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News & Media

Also in this issue

  • The "simplified models" that Lauris Honoré creates from the huge ITER data bank are terrific pedagogical and communication tools, revealing what the installation is really like, in all its beauty and complexity.

    A jewel in its concrete box

    Deep into the ITER servers lays the huge data bank, constantly updated, that forms the 3D blueprint of the whole installation. Digging into this "detailed [...]

    Read more

  • José Manuel Barroso, the President of the European Commission,  is convinced that the future of Europe is in science and innovation. On 11 July 2014, he visited ITER to reaffirm Europe's commitment to ITER.

    Europe's Barroso: "Proud to have believed in ITER"

    In the official photo of the ITER Agreement—signed at the Elysée Palace in Paris on 21 November 2006—he occupies the place of honour at French President Jacque [...]

    Read more

  • The concrete employed at ITER plays a double role—guaranteeing structural integrity as well as nuclear safety. Whether its formulation is ordinary or exceptional, the concrete is the object of control and verification at each stage of its elaboration and implementation.

    A concrete for every purpose

    Gravel, sand, cement, water and sometimes an additive ... at first glance, concrete seems like a simple material. But not at ITER, where construction follows s [...]

    Read more

  • The European tokamak JET, enhanced with an ITER-like wall and divertor, is getting ready to renew experiments with a 50-50 mix of deuterium and tritium.

    T-time for JET

    In operational tokamaks around the world, plasmas are heated every day to temperatures that reach tens of thousands, or even millions, of degrees Celsius. Run [...]

    Read more

Mag Archives

The world's largest Erector Set

Compared to the ITER Tokamak, a space shuttle, an aircraft carrier and a nuclear submarine are all relatively simple objects: their technologies are well tested and their fabrication is practically industrialized.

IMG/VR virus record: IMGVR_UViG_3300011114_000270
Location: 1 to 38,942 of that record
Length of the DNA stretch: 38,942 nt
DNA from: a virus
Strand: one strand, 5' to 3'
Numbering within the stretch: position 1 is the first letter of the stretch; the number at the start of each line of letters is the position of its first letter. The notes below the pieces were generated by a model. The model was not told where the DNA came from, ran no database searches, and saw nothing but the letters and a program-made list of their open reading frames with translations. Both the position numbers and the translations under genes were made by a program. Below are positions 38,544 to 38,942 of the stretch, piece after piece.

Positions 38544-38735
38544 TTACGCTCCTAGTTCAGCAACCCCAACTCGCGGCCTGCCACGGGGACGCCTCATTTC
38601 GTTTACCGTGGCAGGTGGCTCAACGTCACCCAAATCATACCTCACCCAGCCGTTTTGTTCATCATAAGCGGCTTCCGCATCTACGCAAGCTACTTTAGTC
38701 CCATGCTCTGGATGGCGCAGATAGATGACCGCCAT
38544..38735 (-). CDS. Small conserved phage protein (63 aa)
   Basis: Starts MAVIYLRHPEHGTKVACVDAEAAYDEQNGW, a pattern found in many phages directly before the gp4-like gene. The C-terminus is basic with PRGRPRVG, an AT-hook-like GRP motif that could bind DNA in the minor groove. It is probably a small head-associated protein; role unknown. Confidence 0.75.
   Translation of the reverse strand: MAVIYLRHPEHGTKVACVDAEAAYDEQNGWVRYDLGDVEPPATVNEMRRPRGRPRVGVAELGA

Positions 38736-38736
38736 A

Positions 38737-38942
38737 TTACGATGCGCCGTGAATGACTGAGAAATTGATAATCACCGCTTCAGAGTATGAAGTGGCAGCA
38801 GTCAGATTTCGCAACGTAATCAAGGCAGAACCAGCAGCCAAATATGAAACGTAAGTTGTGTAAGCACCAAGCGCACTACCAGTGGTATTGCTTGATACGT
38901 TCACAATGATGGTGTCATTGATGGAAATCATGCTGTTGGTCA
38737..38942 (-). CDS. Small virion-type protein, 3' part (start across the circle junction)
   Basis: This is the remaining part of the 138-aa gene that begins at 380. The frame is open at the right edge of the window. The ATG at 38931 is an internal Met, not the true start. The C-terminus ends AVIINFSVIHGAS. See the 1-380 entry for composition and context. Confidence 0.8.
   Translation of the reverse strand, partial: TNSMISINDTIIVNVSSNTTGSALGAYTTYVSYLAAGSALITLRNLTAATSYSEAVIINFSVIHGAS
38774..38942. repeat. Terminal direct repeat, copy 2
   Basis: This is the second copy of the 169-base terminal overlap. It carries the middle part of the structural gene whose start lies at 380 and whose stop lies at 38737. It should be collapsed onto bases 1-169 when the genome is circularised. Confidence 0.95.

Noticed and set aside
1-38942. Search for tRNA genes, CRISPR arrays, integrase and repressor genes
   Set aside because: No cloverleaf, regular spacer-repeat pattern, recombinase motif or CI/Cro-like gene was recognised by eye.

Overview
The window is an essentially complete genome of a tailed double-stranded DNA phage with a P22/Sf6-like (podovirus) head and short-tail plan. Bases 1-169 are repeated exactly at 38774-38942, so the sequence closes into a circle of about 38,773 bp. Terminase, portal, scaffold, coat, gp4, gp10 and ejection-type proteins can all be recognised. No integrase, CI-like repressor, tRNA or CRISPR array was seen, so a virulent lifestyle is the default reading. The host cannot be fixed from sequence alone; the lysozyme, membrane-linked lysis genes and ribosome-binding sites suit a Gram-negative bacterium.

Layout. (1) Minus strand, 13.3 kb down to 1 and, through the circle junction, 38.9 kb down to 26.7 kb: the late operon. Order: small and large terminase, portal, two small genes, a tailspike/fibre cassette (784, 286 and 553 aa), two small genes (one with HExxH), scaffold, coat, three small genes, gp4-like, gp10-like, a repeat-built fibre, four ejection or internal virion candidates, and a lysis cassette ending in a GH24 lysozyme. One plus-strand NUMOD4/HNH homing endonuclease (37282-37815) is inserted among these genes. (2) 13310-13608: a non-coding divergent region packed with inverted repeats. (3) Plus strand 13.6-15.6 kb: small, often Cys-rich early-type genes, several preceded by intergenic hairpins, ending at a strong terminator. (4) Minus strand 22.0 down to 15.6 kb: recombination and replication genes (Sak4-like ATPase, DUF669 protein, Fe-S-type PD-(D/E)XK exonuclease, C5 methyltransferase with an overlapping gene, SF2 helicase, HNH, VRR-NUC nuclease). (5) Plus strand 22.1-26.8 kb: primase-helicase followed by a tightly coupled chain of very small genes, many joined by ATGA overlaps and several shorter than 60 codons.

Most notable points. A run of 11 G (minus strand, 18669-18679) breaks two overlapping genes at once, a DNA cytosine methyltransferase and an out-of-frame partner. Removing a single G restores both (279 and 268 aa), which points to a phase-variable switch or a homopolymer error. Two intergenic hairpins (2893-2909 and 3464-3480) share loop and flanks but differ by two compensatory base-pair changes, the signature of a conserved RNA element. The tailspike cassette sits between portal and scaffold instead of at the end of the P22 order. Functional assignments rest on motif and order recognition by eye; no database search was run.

However ITER is completely unique, and a large number of its constituent parts will be first-of-a-kind. Although other large tokamaks have been built around the world, not one of them resembles the tokamak that will be assembled in Saint Paul-lez-Durance, France in terms of scale and complexity.

ITER Members are involved broadly in the in-kind procurement for ITER, sharing responsibility for the fabrication of components and systems. Participating in ITER also means reinforcing the scientific, technological and industrial base in fusion back at home. (Note: not all components and contributions could be reproduced here.) (Click to view larger version...)
ITER Members are involved broadly in the in-kind procurement for ITER, sharing responsibility for the fabrication of components and systems. Participating in ITER also means reinforcing the scientific, technological and industrial base in fusion back at home. (Note: not all components and contributions could be reproduced here.)
Adding to the complexity of ITER is a unique procurement program that divides the fabrication of the machine's components and systems among the seven ITER Members (China, the 28 members of the European Union plus Switzerland, India, Japan, Korea, Russia and the United States).

If the ITER Project was "only" about building and operating the largest tokamak in the world, things would be simpler. But ITER is more than that. From the beginning, the project was designed with the idea that the Members, through their participation, would each advance their own scientific, technological and industrial base in fusion, and in this way prepare for the next-step machine, a demonstration fusion reactor (see "ITER ... and then what?" in ITER Mag #3).